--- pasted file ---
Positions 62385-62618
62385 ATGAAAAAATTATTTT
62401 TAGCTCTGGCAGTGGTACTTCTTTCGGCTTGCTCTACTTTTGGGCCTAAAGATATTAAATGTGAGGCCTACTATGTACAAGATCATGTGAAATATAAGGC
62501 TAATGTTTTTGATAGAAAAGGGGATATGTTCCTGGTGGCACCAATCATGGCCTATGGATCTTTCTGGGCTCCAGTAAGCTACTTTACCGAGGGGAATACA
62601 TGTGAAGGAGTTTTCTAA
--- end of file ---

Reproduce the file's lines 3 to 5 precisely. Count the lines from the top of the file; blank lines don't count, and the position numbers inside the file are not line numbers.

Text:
62401 TAGCTCTGGCAGTGGTACTTCTTTCGGCTTGCTCTACTTTTGGGCCTAAAGATATTAAATGTGAGGCCTACTATGTACAAGATCATGTGAAATATAAGGC
62501 TAATGTTTTTGATAGAAAAGGGGATATGTTCCTGGTGGCACCAATCATGGCCTATGGATCTTTCTGGGCTCCAGTAAGCTACTTTACCGAGGGGAATACA
62601 TGTGAAGGAGTTTTCTAA